A four-month nationwide crackdown on gangs has brought the arrest of 1,759 people from more than 20 countries, reports the New York Times. Dozens of state and local law enforcement agencies joined federal officers in raids in 28 states focusing on gang hubs like Los Angeles, Miami, and Boston. The annual crackdown, which ended yesterday, is a sign of the increasing prevalence of gangs with a presence in more than one country, and of the degree of law enforcement cooperation required to counter them.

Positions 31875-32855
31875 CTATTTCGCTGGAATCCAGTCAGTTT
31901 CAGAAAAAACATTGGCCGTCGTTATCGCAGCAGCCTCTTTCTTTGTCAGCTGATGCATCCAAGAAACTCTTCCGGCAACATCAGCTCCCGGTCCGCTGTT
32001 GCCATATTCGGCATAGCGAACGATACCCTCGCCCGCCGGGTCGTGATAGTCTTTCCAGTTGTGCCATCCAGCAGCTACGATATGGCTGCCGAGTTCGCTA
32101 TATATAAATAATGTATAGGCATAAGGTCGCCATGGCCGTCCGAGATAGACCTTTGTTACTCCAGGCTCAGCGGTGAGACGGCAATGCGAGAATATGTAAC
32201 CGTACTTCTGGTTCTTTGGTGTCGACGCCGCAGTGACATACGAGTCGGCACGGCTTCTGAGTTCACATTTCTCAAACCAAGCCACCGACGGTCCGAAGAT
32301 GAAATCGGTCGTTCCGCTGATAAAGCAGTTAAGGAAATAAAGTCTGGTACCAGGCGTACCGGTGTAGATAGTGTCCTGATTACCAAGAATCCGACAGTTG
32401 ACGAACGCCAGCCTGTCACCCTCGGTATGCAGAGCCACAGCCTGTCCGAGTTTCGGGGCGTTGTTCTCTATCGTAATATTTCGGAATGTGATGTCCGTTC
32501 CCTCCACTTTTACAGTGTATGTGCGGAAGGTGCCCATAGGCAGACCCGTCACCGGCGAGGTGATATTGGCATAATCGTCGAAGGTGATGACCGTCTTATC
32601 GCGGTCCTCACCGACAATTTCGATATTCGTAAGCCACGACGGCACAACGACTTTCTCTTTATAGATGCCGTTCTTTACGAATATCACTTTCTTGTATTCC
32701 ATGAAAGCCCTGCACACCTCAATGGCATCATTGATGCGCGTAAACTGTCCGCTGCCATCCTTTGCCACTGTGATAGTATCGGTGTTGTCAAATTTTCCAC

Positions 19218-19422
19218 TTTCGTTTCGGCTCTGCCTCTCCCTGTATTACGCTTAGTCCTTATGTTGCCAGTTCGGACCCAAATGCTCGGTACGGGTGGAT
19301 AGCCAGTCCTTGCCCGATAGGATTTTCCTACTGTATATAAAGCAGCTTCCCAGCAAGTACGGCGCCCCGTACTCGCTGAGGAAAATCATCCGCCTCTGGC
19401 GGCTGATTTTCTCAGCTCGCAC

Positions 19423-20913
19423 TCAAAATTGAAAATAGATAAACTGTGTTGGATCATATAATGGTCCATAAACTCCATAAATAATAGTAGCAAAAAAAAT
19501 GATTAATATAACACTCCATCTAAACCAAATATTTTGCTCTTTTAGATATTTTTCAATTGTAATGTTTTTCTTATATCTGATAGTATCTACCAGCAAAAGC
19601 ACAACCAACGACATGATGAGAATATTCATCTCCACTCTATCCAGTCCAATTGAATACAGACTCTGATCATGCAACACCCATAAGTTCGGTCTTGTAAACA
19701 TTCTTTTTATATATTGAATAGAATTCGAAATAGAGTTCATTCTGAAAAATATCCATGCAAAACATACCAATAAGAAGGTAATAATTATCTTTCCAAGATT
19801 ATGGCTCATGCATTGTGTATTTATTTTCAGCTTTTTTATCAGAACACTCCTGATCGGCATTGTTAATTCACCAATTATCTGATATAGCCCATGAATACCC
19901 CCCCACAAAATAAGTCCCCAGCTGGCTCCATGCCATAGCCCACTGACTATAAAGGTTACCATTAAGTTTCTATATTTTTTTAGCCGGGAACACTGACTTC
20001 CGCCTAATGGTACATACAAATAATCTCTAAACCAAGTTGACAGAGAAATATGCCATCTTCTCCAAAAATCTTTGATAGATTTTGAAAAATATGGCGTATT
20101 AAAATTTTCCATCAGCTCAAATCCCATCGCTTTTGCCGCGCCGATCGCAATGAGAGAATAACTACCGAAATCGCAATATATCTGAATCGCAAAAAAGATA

“We now have over 890 gangs in the United States that we've been able to target,” said Brandon Alvarez-Montgomery, a spokesman for the federal Immigration and Customs Enforcement agency. The crackdowns began in February 2005 as a way to combat the Salvadoran gang MS-13. The program has since expanded to make targets of all gangs with international ties and, the authorities say, has led to the arrest of 11,106 gang members and associates.